Two artists explore how their backgrounds—one a heritage of being an oppressor and one a heritage of being oppressed—affect how they see the world.
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The past few weeks of 1708 Gallery’s 10 x 10 exhibitions have been spearheaded by dynamic duos. This week, things change. “Regime of Forgetting” is created by a duo all right–Matthew Shelton and Nikolai Mahesh Noel–but it’s their relationship to each other, their interaction, and the tension between their cultural histories that we’ll be watching.
Not that it’s a departure from the community focus that 1708 is honing in on with the 10 x 10 series. Mixed-race Trinidadian Noel and white North Carolinian Shelton are fascinated by what their artistic differences might mean about the global pattern of oppressor and oppressed.
The very different stories of both of these gentlemen converged in 2010 in graduate school at VCU. “We had two shared qualities,” remembers Shelton. “One, a real interest in history and in how specific things about oneself–your fundamental beliefs and reality–could be products or side effects of much grander historical forces than you actually have any agency over.”
In other words, Noel and Shelton’s worldviews, philosophies, and understandings of how human beings operate are influenced by the experiences of generations extending back hundreds and even thousands of years. They enjoyed sharing notes about how XYZ was different in Trinidad than in North Carolina, and the two had a shared point of geographical reference as well–New Orleans, where Shelton lived for four years. The Crescent City is itself a mashup of races and cultures, often allowing for representations of one or the other that would be viewed different in another part of the country. “The rules and the conventions are overturned and suspended in that kind of space,” Shelton says, referring to Mardi Gras’s parades and traditions. “Like the Zulus a [social club consisting of almost entirely African American members that dress in blackface on their famous float], who are parodying white stereotypes of black people and have been doing so since the same time that Plessy v. Ferguson was being decided.”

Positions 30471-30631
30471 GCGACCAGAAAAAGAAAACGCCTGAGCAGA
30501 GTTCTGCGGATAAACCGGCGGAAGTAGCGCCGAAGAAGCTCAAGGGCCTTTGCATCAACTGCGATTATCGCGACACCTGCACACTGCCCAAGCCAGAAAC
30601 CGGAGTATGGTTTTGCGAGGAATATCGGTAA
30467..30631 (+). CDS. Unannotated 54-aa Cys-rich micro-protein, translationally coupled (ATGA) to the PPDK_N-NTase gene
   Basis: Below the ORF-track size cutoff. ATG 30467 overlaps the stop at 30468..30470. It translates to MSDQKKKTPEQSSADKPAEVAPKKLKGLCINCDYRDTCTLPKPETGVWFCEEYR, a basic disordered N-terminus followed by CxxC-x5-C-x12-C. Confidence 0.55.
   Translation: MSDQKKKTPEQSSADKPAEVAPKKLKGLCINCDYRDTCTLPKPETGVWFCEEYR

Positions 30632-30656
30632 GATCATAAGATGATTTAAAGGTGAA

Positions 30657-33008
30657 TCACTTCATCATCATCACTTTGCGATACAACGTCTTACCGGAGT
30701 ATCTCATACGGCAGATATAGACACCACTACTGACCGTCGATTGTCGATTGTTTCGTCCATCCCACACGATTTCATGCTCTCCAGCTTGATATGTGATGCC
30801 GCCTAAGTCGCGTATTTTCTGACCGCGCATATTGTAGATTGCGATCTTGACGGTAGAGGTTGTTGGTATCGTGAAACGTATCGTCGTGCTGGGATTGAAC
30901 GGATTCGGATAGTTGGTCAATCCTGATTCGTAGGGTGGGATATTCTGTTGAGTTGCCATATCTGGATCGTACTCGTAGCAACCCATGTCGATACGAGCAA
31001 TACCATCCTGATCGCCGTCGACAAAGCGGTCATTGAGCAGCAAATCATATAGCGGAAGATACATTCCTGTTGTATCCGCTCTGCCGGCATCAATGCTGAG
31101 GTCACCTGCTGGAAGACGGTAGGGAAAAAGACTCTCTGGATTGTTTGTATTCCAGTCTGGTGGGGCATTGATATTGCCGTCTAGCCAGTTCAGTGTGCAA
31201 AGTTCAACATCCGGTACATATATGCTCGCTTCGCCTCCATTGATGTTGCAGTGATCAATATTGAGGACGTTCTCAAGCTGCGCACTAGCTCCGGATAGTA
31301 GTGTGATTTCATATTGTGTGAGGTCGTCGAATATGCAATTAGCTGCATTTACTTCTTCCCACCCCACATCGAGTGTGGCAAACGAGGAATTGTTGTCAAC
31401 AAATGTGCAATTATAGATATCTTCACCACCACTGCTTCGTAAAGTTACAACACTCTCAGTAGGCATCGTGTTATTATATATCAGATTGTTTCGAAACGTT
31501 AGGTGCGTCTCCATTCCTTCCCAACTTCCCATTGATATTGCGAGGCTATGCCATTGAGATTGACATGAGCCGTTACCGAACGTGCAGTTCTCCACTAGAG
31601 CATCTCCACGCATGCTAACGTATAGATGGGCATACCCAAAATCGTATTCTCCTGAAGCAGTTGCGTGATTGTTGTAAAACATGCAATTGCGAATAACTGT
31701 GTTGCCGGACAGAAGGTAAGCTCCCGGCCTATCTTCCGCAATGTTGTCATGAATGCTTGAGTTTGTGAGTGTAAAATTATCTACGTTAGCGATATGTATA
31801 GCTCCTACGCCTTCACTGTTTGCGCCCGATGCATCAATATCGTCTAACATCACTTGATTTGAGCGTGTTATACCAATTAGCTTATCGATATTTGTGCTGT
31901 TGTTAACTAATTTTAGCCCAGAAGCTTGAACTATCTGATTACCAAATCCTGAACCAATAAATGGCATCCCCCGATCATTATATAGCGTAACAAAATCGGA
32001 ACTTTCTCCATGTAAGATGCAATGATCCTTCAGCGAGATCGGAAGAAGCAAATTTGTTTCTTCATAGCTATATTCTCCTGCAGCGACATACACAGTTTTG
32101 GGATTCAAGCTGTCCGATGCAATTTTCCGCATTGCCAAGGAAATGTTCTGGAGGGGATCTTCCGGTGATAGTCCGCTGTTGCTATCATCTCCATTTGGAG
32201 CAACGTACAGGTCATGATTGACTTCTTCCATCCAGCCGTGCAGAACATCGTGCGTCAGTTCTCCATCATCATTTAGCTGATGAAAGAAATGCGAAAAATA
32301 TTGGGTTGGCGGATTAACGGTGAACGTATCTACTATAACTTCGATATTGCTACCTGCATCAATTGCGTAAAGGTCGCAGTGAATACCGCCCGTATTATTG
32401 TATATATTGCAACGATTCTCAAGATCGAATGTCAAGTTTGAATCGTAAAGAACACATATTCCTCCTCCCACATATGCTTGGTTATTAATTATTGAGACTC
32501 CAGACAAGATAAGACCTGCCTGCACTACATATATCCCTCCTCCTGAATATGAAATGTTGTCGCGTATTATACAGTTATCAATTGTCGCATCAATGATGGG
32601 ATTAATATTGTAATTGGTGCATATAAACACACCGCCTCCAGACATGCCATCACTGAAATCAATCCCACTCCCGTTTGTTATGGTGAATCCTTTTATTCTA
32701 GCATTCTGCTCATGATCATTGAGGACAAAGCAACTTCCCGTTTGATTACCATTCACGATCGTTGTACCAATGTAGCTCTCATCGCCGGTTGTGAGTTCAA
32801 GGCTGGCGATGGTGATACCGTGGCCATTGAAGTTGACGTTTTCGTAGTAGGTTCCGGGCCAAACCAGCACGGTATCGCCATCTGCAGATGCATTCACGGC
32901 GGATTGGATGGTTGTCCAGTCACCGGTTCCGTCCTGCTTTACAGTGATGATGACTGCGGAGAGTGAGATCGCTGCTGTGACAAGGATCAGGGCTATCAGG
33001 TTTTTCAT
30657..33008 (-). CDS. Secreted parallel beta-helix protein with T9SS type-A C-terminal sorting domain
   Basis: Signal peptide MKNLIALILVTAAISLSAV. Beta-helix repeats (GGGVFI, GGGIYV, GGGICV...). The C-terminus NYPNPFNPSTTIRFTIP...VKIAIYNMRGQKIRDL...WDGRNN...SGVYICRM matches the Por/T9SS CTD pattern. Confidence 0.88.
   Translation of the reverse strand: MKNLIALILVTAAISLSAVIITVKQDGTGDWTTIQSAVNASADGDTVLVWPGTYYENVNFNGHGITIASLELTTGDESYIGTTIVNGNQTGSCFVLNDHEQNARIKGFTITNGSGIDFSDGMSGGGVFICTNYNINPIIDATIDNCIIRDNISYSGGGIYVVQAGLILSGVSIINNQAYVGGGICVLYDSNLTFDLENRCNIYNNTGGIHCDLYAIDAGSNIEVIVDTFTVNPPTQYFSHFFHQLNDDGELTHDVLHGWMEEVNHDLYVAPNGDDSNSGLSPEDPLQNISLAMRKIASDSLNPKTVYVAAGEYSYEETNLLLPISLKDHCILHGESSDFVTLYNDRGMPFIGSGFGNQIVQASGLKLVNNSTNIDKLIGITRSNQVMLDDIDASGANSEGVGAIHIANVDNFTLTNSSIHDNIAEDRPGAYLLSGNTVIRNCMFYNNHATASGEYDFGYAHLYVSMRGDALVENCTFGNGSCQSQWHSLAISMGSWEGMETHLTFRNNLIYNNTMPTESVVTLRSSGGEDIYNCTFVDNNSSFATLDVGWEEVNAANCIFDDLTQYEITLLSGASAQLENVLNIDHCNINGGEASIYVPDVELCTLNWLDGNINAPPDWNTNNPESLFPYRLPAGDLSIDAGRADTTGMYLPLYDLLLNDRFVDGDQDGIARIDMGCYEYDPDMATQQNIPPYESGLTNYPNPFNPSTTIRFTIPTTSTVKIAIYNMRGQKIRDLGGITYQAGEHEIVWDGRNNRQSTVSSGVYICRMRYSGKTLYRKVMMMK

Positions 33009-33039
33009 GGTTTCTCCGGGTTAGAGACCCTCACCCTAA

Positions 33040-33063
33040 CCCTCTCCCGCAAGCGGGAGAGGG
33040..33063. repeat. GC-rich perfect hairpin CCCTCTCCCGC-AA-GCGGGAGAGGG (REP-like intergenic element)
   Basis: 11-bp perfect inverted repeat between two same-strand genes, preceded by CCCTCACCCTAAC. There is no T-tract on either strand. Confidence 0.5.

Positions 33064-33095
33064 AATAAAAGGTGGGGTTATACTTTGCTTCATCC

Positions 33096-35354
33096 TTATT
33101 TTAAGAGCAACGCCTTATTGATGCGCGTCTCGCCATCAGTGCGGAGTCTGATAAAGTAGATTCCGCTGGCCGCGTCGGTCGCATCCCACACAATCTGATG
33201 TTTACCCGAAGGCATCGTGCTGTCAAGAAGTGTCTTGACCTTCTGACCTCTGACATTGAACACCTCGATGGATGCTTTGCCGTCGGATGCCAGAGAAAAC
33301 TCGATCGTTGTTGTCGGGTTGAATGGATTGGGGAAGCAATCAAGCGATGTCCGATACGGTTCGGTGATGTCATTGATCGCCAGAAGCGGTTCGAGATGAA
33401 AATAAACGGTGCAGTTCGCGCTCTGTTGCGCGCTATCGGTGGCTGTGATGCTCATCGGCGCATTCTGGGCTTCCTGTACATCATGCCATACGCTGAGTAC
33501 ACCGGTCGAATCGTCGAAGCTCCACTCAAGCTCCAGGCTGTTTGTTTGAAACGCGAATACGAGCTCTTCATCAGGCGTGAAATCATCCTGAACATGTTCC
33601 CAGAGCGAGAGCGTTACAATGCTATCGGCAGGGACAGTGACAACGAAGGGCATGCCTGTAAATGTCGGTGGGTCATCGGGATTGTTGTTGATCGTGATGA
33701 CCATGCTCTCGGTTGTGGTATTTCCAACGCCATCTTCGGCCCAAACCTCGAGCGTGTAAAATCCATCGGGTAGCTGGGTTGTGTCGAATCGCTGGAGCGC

Shelton and Noel’s art explores way in which ideological history take root in individuals and affect their beliefs, often examining a religious or spiritual aspect. Oddly enough, such a grand global undertaking takes place in the introspective spaces of their individual studios. At first, the two would draw separately, from the same agreed-upon prompt, at the same time, and slip it under the doors of the other’s studios.
“The framework was that I could only draw the oppressor and he could only draw the oppressed,” remembers Shelton. “The way Nikolai puts it is, ‘You are American, and America is visible. I am from the Caribbean and the Caribbean is invisible. You are a white man, and a white man is visible. I am a person of color, and I am invisible.’ ”
The results surprised them. “It got really complicated really fast. How does one draw the oppressor when he can’t see the face of the oppressor? It’s easy to point to the face of Dylann Roof and say ‘That guy’s the oppressor,’ but he’s not the one who came up with the decades and centuries of devaluation of black life in this country. Yet he’s the one we can point to and say ‘He’s evil.’ ”
The two found themselves in a tug-of-war, with Noel always adding more and more to the drawings and Shelton constantly trying to erase.
This week, Noel will draw from Trinidad, while Shelton sets up shop at 1708. They’ll create art simultaneously, as they do so well, and observers can watch it happen in real-time. Cartology, astrology, and divination will be the subject of choice–all relevant in some way to the cultural history of the Caribbean and its settlement by other nations.
On Wednesday, July 22nd, at 5:30 PM, Shelton and Noel will give an artist talk, where you can find out more about what they’ve learned and what they hope to learn through their efforts.
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Gallery hours will be extended to 11:00 AM – 7:00 PM this week. 1708 Gallery is located at 319 W. Broad Street.